• directly or indirectly holding at least 5% of the shares or interest in a relevant person;
    • directly or indirectly holding at least 5% of the voting rights in a relevant person;
    • directly or indirectly holding the right to appoint or remove a majority of the directors or partners in a relevant person;
    • otherwise having the right to exercise or actually exercising significant influence or control over a relevant person; or
    • having the right to exercise, or actually exercising significant influence or control over the activities of a trust or firm, whether or not it is a legal entity, but would itself satisfy any of the first four conditions above if it were an individual.

NUPRC also says that the information shall be provided using the BENEFICIAL OWNERSHIP DECLARATION FORM

The upstream regulator says: “All current holders of participating interest in an exploration or production oil and gas license, lease or contract are hereby required to fill the BENEFICIAL OWNERSHIP DECLARATION FORM and send to the Commission at not later than seven (7) days from the date of this notification.

“All entities that henceforth apply for participating interest in an exploration or production oil and gas license, lease or contract shall also be required to fill the BENEFICIAL OWNERSHIP DECLARATION FORM and submit with their application.

“Notice of change in persons in significant control over a relevant person shall be provided by the relevant person within 30 days of the change using the CHANGE IN BENEFICIAL OWNERSHIP DECLARATION FORM”.



Nosa Omorodion Wins the AAPG’s Outstanding Leadership Award

The Nigerian geologist Nosa Omorodion, has been announced as the winner of one of the most distinguished awards given by the American Association of Petroleum Geologists AAPG).

The award is Michel T Halbouty Outstanding Leadership (MTHOL) Award, given “in recognition of outstanding and exceptional leadership in the petroleum geosciences”.

The AAPG is the world’s leading professional society for petroleum geoscience, with over 30,000 members worldwide.

The MTHOL Award is named for Michel T Halbouty, an American geologist, petroleum engineer, and wildcatter who was credited with discovering more than 50 oil and gas fields.  In a long, storied, life (he died in 2004 at the age of 95), Halbouty twice declared bankruptcy, but came back each time to regain wealth. He authored hundreds of technical articles on petroleum geology, and two book-length histories of famous oil fields. Halbouty is often described, including in his New York Times obituary, as “legendary.”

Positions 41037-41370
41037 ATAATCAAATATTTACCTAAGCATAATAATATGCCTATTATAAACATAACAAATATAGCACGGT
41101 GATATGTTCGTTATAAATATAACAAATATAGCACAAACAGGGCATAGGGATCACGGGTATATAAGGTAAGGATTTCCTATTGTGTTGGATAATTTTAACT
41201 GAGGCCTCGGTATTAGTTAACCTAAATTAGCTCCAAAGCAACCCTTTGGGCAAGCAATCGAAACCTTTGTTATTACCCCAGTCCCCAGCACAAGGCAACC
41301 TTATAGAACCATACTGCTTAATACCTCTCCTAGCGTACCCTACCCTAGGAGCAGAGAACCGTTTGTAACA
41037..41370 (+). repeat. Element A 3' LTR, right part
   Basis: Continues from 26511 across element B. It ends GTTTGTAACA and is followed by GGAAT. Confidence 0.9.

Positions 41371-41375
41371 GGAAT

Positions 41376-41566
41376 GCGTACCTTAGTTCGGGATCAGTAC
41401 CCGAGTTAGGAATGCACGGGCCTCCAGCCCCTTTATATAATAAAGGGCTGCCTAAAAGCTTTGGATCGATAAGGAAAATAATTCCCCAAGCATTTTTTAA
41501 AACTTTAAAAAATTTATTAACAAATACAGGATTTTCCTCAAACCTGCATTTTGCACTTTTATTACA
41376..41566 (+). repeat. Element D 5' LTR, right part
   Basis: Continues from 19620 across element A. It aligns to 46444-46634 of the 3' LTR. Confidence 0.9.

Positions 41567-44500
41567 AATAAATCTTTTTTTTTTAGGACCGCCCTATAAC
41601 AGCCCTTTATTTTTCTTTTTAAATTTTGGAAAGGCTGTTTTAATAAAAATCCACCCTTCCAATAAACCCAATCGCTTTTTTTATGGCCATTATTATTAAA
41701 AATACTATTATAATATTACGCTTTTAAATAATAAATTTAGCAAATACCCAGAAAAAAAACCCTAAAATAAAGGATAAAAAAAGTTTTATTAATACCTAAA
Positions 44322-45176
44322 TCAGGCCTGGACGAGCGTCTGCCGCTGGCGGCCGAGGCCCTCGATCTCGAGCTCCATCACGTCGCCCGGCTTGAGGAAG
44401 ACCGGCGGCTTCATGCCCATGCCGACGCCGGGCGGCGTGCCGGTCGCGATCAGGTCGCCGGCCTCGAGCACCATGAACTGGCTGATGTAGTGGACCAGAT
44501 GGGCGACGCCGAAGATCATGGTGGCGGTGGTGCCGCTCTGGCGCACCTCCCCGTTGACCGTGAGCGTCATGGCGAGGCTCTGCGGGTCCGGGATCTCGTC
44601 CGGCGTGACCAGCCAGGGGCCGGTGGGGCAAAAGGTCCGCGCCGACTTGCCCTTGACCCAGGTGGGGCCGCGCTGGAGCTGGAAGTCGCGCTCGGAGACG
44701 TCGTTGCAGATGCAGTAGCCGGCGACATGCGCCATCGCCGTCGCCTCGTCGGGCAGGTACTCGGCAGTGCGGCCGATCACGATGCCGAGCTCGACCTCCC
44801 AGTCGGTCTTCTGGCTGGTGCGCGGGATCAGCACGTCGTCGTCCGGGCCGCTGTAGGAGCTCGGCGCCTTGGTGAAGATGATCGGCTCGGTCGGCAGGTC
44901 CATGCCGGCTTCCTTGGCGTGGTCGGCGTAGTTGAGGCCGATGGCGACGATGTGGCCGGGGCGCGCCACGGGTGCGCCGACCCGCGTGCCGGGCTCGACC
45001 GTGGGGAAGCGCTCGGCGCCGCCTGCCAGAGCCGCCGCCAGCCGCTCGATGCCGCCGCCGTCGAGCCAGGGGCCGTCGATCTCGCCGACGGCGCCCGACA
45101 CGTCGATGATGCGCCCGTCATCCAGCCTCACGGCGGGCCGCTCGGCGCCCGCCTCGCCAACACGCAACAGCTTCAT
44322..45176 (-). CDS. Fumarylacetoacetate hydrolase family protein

The award is one of the top two of the 12 awards announced for 23 geoscientists from across the world for 2023.

The honorees, approved by the AAPG Executive Committee, “were selected based on service to the profession, the science, the Association and the public”, the AAPG says on is website.

Most on this year’s award list are American; but there are also Canadians, Italians and Nigerians.

Apart from Mr. Omorodion, who is an Executive Director at the Nigerian operations of Schlumberger (the giant, global oilfield services company), there are three Nigerians on the list, including Akinwande Oluseye Ekun, who is an earth scientist in Chevron’s Houston offices and Mimionitu Opuwari, a professor of geosciences at the University of Western Cape, Cape Town, South Africa. Ekun and Opuwari are honoured for “Distinguished Service” to the profession, the science, the Association and the public.

Philip Ajaebili, a reservoir geophysicist at Shell Nigeria, is honoured with a “Young Professionals Exemplary Service Award”.

Mr. Omorodion, who counts, in his profile, 34 years of post-graduation experience in the oil and gas industry, is one of those individuals you could describe as keen enthusiasts of professional associations.

He is a former President of the Nigerian Association of Petroleum Explorationists (NAPE) and has been bullish on AAPG, the world’s largest grouping of earth scientists. He has been on the Distinguished Lecture Committee (International); , he has been Secretary/Treasurer AAPG Africa Region; Membership Coordination and Communication, AAPG Africa Region; President, AAPG Africa Region; General Co-Chair, AAPG-NAPE Deepwater West Africa Conference; General Co-Chair, AAPG Africa/Europe Joint Conference, Marrakesh, Morocco; on the Technical Committee, AAPG International Conference and Exhibition, Istanbul, Turkey.

The full list of the AAPG 2023 honorees is as follows:


    • Kitty Milliken, Bureau of Economic Geology, Austin, Texas
    • Nosa Omorodion, Schlumberger, Houston, Texas (Africa Region)
    • Robert D. Hatcher Jr., University of Tennessee, Oak Ridge, Tenn.
    • Cynthia Huggins, Aera , Bakersfield, Calif.
    • Linda Price, ExxonMobil, Houston
    • Thomas E. Ewing, Frontera Exploration Consultants, San Antonio, Texas
    • Amy Fox, Enlighten Geoscience Ltd., Calgary, Canada
    • Rebecca Caldwell, Chevron, Houston
    • Joseph R. Davis, BKV Corp., Dallas, Texas
    • Raffaele Di Cuia, Delta Energy Ltd., Ferrara, Italy
    • Akinwande Oluseye Ekun, Chevron, Houston
    • Mimionitu Opuwari, University of Western Cape, Cape Town, South Africa
    • Douglas N. Valleau, Strategia Innovation and Technology Advisors, Spring, Texas
    • Virginia Sisson, Yellowstone Bighorn Research Association, Houston
    • Robert Trentham, University of Texas-Permian Basin, Odessa, Texas
    • Kirsten Siebach, Rice University, Houston
    • Neal and Inda Immega, HMNS, Houston
    • William A. Ambrose, Bureau of Economic Geology, Austin, Texas
    • Dan J. Hartmann, DJH Energy Consulting, Fredericksburg, Texas
    • Philip Ajaebili, Shell, Port Harcourt, Nigeria
    • Andrea Lopez Vega, Total Energies, Luanda, Angola
    • William P. Bosworth, Apache, Cairo, Egypt